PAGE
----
>> view, you think that "spontaneous" means there is neuronal activity
>> not explained by these rigid physical laws.
> Nothing is explained by any physical laws which cannot conceive of top-down
> voluntary control of muscle tissue, cells, and molecules. Excitable doesn't
> exhaustively determine what it is excited by. In some cases they are excited
> by surrounding conditions, in some cases they generate excitement internally
> - and that is who we are, the agency associated with the spontaneous
> internal excitement of those cells (as well as the unseen excitement or
> whatever it is going on in glial cells, etc)

Yes, some cells are self-excitatory. Cardiac pacemaker cells are the
best example. But this self-excitatory quality is well understood in
physical terms. It certainly does not mean that the cell miraculously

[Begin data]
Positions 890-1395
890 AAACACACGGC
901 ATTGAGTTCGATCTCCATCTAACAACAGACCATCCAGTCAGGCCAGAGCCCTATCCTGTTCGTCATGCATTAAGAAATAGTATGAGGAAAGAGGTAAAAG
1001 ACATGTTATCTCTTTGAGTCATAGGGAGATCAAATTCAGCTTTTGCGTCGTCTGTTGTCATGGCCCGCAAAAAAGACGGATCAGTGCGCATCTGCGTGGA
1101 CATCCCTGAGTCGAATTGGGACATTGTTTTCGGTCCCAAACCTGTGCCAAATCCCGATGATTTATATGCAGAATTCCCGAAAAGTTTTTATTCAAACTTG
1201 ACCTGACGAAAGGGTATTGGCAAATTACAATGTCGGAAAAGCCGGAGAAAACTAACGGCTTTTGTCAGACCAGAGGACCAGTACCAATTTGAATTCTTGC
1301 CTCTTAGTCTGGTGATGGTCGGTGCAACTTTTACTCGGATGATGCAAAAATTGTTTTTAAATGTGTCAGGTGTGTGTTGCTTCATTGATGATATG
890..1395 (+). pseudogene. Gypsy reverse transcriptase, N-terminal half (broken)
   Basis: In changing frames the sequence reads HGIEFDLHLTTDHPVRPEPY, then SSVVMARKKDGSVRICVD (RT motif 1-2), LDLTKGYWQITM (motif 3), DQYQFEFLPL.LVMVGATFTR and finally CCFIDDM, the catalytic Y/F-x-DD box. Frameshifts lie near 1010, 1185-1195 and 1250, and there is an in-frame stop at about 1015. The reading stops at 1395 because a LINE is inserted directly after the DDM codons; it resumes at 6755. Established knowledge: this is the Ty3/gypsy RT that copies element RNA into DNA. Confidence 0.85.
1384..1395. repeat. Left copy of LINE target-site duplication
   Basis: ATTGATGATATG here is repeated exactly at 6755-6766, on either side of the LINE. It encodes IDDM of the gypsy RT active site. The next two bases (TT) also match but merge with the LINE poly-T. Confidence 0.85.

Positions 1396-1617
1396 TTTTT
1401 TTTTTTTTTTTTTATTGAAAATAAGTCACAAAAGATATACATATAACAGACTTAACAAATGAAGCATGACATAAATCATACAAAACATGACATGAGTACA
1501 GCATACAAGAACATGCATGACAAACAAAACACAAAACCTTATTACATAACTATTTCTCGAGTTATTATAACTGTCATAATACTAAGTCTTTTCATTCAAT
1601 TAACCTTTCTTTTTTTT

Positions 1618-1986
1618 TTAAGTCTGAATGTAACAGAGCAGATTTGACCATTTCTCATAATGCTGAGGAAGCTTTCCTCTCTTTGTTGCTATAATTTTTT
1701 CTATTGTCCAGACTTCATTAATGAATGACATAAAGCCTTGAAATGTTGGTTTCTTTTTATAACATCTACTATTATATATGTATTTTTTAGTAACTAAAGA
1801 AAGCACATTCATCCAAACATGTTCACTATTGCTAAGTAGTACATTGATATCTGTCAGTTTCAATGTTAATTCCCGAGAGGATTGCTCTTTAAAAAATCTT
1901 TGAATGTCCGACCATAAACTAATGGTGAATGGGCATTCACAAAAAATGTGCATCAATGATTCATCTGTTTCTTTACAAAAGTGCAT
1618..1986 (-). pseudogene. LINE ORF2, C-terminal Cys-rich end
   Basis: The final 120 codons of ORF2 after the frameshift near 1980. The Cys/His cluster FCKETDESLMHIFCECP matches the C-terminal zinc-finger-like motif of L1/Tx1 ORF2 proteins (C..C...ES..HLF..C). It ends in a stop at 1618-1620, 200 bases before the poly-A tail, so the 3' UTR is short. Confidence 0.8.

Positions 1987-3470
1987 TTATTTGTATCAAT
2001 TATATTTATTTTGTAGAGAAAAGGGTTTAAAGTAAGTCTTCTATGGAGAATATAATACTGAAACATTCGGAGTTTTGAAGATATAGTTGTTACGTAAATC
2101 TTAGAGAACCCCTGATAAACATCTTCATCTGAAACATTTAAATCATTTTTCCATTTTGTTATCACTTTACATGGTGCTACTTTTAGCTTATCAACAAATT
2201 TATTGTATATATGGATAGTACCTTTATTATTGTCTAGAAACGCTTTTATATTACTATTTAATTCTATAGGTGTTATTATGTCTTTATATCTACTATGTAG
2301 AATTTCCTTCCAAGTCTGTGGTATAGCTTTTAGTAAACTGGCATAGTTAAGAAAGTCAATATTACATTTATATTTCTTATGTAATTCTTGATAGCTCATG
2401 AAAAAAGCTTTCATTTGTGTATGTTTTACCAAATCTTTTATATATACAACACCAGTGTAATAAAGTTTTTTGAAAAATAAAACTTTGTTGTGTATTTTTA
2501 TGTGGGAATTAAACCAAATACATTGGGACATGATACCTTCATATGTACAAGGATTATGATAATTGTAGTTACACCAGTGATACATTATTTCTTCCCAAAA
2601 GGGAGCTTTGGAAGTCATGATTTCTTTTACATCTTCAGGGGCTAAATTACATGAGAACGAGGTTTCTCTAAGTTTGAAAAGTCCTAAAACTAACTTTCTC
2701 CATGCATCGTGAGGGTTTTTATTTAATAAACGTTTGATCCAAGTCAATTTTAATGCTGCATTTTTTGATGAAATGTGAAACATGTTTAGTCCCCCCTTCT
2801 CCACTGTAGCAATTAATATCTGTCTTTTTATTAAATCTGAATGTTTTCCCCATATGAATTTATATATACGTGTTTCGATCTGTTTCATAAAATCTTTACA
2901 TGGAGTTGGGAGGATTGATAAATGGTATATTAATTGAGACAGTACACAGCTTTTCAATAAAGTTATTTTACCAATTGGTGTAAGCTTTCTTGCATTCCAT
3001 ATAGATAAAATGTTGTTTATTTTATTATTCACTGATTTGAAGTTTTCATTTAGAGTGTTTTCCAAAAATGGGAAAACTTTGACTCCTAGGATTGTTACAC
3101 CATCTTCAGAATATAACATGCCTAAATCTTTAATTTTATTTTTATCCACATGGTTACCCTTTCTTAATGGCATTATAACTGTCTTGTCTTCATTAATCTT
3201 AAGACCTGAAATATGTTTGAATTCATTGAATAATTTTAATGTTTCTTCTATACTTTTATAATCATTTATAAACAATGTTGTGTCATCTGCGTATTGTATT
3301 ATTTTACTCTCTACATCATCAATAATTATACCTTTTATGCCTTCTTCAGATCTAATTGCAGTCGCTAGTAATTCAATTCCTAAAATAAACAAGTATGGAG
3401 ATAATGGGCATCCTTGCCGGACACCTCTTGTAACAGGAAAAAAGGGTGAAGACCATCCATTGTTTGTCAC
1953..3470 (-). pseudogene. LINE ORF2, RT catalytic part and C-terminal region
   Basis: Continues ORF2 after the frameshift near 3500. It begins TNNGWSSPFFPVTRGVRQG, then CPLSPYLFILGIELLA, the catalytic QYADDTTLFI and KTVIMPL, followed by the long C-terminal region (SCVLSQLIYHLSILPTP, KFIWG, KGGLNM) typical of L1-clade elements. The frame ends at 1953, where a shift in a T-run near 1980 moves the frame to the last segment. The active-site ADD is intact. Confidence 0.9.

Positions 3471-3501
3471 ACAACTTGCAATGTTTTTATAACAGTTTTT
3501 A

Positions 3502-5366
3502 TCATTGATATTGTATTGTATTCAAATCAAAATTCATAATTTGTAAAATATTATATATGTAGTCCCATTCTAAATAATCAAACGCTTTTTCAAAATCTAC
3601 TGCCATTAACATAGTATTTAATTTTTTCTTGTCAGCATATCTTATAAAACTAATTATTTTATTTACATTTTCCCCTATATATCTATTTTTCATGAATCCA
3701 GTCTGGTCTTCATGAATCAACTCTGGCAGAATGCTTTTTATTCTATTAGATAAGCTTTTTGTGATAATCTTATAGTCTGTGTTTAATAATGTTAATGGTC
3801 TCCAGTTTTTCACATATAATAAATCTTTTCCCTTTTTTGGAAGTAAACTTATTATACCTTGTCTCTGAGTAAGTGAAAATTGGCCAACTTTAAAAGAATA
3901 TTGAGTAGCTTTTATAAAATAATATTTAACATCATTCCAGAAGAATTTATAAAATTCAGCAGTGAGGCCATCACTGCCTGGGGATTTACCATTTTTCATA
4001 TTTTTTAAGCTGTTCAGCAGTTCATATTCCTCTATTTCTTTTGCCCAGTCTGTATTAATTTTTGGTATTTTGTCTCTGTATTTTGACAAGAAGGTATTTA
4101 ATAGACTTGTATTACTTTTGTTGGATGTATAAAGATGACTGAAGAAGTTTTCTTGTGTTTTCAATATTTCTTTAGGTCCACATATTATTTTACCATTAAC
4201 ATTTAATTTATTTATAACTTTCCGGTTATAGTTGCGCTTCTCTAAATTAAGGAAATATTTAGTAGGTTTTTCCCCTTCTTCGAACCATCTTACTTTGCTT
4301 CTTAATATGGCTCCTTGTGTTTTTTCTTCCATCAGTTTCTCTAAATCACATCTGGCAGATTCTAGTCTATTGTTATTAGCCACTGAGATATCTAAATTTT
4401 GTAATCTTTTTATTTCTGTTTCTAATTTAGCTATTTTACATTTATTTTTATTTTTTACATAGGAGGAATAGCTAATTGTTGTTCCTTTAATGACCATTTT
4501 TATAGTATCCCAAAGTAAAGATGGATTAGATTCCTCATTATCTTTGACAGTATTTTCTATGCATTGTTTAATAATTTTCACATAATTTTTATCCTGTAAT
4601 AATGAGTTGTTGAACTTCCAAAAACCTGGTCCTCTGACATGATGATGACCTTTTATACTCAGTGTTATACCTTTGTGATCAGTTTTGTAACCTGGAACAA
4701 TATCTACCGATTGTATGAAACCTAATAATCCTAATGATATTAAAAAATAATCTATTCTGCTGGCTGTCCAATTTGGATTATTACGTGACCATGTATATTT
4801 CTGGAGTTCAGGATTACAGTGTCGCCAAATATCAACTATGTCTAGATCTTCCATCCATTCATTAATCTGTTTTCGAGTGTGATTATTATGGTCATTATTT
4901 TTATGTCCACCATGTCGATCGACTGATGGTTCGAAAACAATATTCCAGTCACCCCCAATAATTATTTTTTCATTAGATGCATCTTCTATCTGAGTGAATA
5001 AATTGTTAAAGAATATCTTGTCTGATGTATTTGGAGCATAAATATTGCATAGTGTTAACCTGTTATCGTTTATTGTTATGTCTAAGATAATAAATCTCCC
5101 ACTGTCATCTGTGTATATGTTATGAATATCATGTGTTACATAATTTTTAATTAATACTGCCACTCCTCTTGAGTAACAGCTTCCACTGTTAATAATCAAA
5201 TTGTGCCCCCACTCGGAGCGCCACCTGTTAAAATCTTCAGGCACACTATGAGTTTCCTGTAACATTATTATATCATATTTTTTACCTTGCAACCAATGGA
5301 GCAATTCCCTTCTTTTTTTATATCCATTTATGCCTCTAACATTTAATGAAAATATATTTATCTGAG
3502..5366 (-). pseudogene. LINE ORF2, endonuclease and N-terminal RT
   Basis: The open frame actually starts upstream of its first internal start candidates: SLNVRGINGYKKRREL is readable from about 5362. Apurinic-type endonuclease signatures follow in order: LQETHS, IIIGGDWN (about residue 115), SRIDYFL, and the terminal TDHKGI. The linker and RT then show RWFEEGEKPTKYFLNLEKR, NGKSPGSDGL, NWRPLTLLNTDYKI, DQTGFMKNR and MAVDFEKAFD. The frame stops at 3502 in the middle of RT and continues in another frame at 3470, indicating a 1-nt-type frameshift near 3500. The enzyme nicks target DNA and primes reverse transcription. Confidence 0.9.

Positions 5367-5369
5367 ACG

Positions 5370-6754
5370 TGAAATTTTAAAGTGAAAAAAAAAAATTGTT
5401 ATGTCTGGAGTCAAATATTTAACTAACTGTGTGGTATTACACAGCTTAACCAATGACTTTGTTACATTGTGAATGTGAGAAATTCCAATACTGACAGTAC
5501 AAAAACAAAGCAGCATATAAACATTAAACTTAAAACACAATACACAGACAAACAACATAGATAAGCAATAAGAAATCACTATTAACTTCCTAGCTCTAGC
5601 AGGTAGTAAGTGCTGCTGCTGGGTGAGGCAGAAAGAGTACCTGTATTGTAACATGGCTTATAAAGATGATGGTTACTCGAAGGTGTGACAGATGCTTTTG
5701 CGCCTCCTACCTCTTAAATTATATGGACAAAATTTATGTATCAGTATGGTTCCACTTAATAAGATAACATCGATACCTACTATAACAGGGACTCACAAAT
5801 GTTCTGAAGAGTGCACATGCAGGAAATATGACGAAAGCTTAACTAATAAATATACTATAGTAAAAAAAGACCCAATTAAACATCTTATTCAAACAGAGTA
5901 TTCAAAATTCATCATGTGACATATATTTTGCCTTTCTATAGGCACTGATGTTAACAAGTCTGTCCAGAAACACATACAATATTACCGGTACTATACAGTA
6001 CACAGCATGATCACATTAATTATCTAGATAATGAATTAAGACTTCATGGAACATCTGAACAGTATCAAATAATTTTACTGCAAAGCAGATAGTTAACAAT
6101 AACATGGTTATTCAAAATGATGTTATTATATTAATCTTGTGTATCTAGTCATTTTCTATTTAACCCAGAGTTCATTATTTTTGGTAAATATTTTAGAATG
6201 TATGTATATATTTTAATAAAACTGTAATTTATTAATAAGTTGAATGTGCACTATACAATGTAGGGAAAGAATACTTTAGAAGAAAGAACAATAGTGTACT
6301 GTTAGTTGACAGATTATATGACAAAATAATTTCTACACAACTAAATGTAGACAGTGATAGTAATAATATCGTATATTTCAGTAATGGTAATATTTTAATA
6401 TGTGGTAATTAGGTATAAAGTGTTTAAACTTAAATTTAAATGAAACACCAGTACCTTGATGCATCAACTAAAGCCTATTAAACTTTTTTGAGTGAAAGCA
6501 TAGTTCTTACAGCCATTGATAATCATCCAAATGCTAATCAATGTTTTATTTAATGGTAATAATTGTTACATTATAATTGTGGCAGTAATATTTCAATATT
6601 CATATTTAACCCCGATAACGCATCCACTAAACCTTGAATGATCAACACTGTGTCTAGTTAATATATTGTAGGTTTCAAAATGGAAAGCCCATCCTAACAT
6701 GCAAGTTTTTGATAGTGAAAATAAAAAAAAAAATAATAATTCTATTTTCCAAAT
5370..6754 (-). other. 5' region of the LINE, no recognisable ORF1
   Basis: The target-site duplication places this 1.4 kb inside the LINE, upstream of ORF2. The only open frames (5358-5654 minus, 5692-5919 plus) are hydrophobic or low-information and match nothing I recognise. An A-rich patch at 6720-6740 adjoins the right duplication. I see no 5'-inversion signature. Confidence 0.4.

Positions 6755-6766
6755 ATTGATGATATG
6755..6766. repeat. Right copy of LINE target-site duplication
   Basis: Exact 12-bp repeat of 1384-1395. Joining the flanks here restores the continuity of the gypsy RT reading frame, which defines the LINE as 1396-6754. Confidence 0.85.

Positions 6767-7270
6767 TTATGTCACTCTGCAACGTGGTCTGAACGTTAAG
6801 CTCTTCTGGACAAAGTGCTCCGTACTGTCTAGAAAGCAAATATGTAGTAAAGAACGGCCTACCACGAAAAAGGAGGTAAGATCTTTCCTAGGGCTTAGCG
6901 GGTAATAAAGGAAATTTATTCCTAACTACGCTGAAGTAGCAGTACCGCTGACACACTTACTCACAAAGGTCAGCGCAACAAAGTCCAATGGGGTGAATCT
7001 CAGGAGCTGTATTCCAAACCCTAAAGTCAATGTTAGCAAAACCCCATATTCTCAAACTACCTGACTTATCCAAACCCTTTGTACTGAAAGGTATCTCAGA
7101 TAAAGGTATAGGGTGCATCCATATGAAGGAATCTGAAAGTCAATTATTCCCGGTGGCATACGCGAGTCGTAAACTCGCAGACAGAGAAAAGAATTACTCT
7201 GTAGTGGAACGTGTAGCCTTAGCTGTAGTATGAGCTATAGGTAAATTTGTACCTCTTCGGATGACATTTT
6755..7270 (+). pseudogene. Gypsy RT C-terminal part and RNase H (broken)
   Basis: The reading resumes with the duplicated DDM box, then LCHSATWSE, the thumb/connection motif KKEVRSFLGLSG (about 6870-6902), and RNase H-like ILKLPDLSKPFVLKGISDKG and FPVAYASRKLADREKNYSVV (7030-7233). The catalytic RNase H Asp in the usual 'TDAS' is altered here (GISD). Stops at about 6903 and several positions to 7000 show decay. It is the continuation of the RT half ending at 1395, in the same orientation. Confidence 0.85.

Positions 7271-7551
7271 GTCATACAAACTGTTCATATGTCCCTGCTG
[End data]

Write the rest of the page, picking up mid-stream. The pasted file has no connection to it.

decides to depolarise its membrane.

>> That must be evident in
>> some experiment or observation; for otherwise the brain would follow
>> the rigid physical laws in a machine-like way, which you do not
>> believe is the case.
> You are conceiving of the brain in a way which is so pathologically
> prejudiced that there is no possibility of your seeing beyond it. You have
> decided a priori that all there is is what physics has defined, and
> therefore no matter how absurd it is, everything that exists must 'really'
> be part of that. Your view makes it impossible for any organism to do
> anything other than passively wait until something external causes a chain
> reaction that makes their legs move around and their hands shove food into